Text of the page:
Unmanned Aerial Systems – AVIA 230

CG • Section 8WK • 11/08/2019 to 04/16/2020 • Modified 07/28/2020

Course Description

This is an introductory course in unmanned aerial systems (UAS). The course includes the history of unmanned aircraft; the elements of command and control; the National Airspace System and how it relates to UAS; current and planned Federal Aviation Administration regulation; and the very latest operations and challenges currently facing this industry.

Prerequisites

None

Rationale

The purpose of this course is to provide students with a broad overview and general understanding of autonomous systems and how they impact our society. This is a foundational level course with a broad overview of the UAS industry and associated fields. This course will enable students to adapt to the increasing influence autonomous systems have on the aviation industry.

Measurable Learning Outcomes

The student will be able to:

  1. Describe unique aspects of UAS mission planning and operations.
  2. Analyze remotely sensed data.
  3. Identify contemporary UAS issues.
  4. Identify the key factors in UAS design, performance, and operating characteristics.
  5. Discuss current certification requirements for Remote Pilot ratings from the FAA.
  6. Identify human factors and aviation safety concepts that apply to UAS operations.
  7. Describe the interaction of UAS with Airports, Airspace, and ATC.

Course Assignment

Textbook readings and lecture presentations

Course Requirements Checklist

After reading the Course Syllabus and Student Expectations, the student will complete the related checklist found in Module/Week 1.

Discussion Board Forums (4)

Discussion boards are collaborative learning experiences. Therefore, the student is required to provide a thread in response to the provided prompt for each forum. Each thread must be at least 250 words and demonstrate course-related knowledge and a biblical reference. In addition to the thread, the student is required to reply to at least 2 other classmates’ threads. Each reply must be at least 100 words.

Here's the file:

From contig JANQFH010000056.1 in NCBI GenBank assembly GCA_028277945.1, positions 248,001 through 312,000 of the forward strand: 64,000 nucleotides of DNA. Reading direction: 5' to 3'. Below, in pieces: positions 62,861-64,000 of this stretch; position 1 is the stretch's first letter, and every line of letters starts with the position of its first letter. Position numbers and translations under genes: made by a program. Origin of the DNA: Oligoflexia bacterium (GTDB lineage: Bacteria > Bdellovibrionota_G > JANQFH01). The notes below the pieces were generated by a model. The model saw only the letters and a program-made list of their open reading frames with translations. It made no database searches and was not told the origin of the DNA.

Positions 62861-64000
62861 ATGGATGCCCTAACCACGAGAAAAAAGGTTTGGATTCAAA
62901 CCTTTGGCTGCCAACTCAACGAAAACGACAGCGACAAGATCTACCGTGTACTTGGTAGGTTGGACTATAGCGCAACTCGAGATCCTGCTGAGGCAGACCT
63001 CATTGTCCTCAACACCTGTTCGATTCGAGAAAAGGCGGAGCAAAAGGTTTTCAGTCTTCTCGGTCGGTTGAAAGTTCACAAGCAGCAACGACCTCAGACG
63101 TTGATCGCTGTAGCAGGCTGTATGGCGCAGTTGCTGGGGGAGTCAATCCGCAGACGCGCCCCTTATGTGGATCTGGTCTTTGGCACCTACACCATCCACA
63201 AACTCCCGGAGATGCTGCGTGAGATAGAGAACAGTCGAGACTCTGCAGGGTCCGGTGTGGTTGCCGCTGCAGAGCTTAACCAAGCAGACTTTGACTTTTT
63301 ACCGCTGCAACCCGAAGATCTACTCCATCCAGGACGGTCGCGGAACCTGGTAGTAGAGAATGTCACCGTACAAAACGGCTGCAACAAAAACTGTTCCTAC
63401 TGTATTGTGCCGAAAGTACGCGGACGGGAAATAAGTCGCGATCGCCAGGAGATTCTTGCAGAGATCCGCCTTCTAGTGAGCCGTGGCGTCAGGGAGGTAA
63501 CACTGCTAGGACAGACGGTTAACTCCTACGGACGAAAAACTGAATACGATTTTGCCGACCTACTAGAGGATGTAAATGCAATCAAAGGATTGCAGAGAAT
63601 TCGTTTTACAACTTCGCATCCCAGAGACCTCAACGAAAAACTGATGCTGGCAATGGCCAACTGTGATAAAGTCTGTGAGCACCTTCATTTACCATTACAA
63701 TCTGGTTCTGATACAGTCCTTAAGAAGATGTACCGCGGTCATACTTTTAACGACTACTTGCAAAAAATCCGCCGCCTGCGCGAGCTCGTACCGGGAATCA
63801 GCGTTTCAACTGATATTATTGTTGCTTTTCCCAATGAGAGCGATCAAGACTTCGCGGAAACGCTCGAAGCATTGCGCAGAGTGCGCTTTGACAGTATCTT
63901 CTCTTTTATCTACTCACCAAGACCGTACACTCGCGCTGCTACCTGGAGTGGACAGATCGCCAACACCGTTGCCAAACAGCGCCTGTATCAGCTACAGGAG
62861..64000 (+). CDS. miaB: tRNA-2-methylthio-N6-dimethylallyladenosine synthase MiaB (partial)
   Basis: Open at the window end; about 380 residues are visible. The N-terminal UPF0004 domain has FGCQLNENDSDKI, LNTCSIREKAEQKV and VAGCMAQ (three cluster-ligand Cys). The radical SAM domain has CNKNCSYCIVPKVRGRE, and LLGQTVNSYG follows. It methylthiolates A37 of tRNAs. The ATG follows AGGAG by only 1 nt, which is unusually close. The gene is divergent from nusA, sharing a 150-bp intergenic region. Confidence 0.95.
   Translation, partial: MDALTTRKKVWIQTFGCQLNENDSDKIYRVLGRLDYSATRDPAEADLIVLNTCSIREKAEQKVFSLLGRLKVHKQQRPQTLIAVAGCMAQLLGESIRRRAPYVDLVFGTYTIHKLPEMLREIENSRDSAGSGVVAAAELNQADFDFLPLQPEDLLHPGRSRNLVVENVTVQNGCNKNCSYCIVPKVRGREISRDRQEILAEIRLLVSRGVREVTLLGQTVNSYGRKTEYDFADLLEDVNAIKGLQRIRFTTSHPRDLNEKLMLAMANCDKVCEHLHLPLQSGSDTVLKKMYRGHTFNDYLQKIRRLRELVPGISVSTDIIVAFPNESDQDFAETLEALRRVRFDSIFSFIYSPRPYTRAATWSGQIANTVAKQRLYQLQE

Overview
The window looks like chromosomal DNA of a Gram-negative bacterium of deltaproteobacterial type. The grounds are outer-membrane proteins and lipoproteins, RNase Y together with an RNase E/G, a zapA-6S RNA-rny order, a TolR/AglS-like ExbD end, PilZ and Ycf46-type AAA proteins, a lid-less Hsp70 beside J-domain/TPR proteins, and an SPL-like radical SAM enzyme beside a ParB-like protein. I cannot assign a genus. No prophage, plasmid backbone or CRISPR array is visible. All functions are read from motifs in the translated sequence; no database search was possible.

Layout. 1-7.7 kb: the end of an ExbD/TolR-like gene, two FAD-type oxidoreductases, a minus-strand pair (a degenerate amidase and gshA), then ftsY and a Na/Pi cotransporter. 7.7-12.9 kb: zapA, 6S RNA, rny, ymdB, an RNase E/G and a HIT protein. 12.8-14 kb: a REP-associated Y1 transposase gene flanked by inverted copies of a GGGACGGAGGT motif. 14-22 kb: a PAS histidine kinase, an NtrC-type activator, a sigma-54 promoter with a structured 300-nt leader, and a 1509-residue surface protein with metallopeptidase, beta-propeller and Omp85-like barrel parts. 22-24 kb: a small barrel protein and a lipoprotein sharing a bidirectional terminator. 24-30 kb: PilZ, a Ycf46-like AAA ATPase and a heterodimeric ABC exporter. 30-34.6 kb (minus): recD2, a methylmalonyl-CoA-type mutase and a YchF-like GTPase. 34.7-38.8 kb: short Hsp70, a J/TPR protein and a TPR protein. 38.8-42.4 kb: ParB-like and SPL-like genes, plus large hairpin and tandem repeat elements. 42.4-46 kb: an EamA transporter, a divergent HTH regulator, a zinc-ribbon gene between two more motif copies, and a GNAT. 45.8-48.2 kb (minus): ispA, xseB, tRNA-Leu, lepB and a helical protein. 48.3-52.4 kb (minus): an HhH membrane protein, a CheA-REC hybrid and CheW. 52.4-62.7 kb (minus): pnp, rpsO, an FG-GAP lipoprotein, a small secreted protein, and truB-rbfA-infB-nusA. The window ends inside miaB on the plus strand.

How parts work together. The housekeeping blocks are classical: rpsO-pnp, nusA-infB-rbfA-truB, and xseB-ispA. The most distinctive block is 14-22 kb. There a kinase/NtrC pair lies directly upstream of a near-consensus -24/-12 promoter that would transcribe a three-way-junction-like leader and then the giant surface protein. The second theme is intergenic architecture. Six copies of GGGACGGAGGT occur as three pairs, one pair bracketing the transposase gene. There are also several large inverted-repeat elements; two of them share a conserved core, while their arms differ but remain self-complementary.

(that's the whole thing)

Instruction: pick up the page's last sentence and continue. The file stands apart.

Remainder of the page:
Research Paper

Topic Submission:

The student will submit the topic he/she wishes to write about, along with a 50–75-word overview and/or rationale for the topic chosen. Examples of approved topics include RF Systems, Autopilot Control Logic, and UAS use cases such as wildfire and agriculture. Topics may not include specific aircraft or aircraft manufacturers and students may not write about integrating UAS into the National Airspace System.

Outline:

In preparation for the final paper, the student will create an outline of the Research Paper that consists of both major section headings and at least 2 sub-headings for each area. Current APA format must be used.

Log:

In preparation for the final paper, the student will create a list of a minimum of 5 scholarly sources from the last 7 years. Each source must be presented in current APA format. For each source, the student must provide a 2–3-sentence summary of the information contained in that source. Annotations must demonstrate critical thinking skills regarding interpretation and application of material. A sample is provided.

Introduction:

The student will complete the introduction and thesis statement for the paper. This must be 300–500 words and be in current APA format.

Final:

The student will write a 1,250-1,500 word research-based paper in current APA format that focuses on a unique challenge and/or aspect of UAS. At least 5 scholarly sources from within the last 7 years must be referenced.

Research Presentation

The student will make a presentation that communicates the content of the Research Paper written for this course in a clear and concise manner. The presentation will consist of 10–12 slides that use bullet points and media such as pictures, videos, and animations to present the ideas from the research paper. At least 5 scholarly sources from within the last 7 years must be referenced.

Quizzes (8)

Each quiz will cover the Reading & Study material for the assigned module/week. Each quiz will be open-book/open-notes, contain 25 multiple-choice, true/false, and short answer questions, and have a 1-hour time limit.